“The vestigial remains of an ‘earth house’, a subterranean dwelling, were uncovered here about 1856 when the road was being made.  The entrance was to the north of the road, under a now empty schoolhouse, and the passage stretched south-eastwards under the road, emerging into a roughly circular chamber, now laid bare in a gravel pit.”

References:

  1. MacDougall, Betty, Isle of Coll, John Miller: Glasgow 1966.
  2. Ritchie, Graham, “Early Settlement in Argyll,” in The Archaeology of Argyll, Edinburgh University Press 1997.
  3. Royal Commission on the Ancient & Historical Monuments, Scotland, Argyll – volume 3: Mull, Tiree, Coll and Northern Argyll, HMSO: Edinburgh 1980.
  4. Wainwright, F.T., The Souterrains of Southern Pictland, RKP: London 1963.

© Paul Bennett, The Northern Antiquarian

 

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  56.648637, -6.553898 Arnabost souterrain

Tobar Mor, Tarbert, Gigha, Argyll

Sacred Well:  OS Grid Reference – NR 6564 5190

Also Known as:

  1. Canmore ID 38609
  2. Great Well of the Winds
  3. St Beathag’s Well
  4. Tobar Bheathaig

Folklore

There are a number of sacred and healing wells on this small island, but this site in particular was deemed magickal by folk from far and wide.  Found on the northwest slopes of Cnoc Largie (around which are other heathen spots) this legendary site had an attendant keeper of the well:

“an aged female direach, or guardian, whose uncanny powers could be commanded by a small offering of silver.  Following this the cover of the sacred well would be removed in order that its waters might be ceremonially cleansed with a white clamshell prior to being stirred three times, sunwise, to the accompaniment of ritual incantations.  Then three shell-fulls of the sacred water would be hurled aloft in the direction of the desired wind which, before the day was out, invariably appeared.”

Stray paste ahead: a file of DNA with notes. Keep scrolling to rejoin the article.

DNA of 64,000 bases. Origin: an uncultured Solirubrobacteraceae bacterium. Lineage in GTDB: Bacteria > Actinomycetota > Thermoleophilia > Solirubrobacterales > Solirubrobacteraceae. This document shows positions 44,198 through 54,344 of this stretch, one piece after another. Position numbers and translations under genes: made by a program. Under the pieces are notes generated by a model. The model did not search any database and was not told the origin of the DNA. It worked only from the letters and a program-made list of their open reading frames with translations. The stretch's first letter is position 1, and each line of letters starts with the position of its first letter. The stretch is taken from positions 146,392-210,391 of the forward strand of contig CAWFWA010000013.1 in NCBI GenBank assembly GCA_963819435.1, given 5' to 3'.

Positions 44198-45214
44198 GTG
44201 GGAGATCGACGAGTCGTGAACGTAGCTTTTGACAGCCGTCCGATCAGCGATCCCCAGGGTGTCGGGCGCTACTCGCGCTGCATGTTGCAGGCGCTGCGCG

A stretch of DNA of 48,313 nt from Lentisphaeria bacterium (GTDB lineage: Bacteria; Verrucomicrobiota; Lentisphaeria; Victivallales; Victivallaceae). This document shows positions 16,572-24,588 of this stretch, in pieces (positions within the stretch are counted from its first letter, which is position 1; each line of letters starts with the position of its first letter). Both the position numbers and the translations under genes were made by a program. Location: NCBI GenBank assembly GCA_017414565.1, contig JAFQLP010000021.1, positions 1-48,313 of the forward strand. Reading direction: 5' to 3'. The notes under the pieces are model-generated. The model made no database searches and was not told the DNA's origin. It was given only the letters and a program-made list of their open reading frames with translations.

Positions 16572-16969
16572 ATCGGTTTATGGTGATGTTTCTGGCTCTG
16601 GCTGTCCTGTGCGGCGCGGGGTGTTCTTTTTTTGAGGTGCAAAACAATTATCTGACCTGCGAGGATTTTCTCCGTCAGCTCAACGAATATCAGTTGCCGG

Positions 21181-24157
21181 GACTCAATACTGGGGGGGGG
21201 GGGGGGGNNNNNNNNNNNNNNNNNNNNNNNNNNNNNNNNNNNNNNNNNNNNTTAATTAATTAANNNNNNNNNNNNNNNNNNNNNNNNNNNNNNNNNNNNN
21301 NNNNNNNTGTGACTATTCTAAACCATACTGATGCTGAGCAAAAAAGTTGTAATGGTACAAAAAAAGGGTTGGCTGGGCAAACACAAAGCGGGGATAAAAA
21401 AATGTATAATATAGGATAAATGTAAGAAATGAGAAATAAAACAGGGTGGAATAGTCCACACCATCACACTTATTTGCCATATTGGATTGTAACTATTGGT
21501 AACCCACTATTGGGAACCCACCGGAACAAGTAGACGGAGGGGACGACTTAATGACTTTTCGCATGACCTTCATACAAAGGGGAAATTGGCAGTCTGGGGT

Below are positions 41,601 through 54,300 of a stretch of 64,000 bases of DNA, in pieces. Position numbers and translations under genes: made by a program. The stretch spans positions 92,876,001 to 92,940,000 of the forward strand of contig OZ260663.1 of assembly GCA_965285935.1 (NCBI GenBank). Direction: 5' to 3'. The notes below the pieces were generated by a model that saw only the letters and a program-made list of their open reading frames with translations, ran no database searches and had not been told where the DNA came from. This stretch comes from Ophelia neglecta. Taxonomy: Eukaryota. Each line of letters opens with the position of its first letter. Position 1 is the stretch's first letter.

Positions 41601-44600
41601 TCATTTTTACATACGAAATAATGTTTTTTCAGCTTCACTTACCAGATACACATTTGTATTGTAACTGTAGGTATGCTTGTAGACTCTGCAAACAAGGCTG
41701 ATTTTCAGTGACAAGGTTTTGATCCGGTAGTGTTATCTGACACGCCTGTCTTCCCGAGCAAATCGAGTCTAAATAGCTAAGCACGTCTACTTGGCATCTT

This simple ritual obviously tells that it was a heathen site, seemingly one for divination and magick.  Another piece of folklore (found at other wells) told that if the cover on the well were left unattended, its waters could overflow and flood the entire island.

References:

  1. Anonymous, Exploring Historic Kintyre and the Isle of Gigha, Harlequin Press: Oban n.d.

© Paul Bennett, The Northern Antiquarian

 

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  55.703715, -5.731625 Tobar Mor

Ardfernal, Jura, Argyll

Standing Stone:  OS Grid Reference – NR 56009 71718

Also Known as:

  1. Canmore ID 38262

Getting Here

Go up Jura’s only road until it becomes a dirt-track and head along the track to the east to the natural hillock on the coast.  You’ll pass the three standing stones of Knockrome before you get to this one, right by the end house.

Archaeology & History

Found in a beautiful setting, this is a thick little stone but is less than four feet tall and it may have had some shapely relationship with one of the hills (Corra Bheinn) on Jura.  The Royal Commission (1984) described it merely as, “an erratic boulder measuring 3.1m in girth at the base, and 1.2m in height with its longer axis aligned roughly east and west.”  Several other stones can be found nearby.

References:

  1. Royal Commission on the Ancient & Historical Monuments of Scotland, Argyll – volume 5: Islay, Jura, Colonsay and Oronsay, HMSO: Edinburgh 1984.

© Paul Bennett, The Northern Antiquarian

 

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  55.876639, -5.902242 Ardfernal

Druimyeonbeg, Isle of Gigha, Argyll

Cist (destroyed):  OS Grid Reference – NR 6463 4958

Also Known as:

  1. Canmore ID 38525

Archaeology & History

An old stone-lined burial cist could once be seen in this locale: reported in 1953 to have been “discovered in the southwest corner of a field south of Druimyeonbeg farmhouse.”  When it was uncovered by the farmer, the covering capstone was missing.  Any relics that may have been there were destroyed and there’s now no trace of anything.

References:

  1. Royal Commission on the Ancient & Historical Monuments of Scotland, Argyll – Volume 1: Kintyre, Glasgow 1971.

© Paul Bennett, The Northern Antiquarian

 

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  55.682482, -5.745588 Druimyeonbeg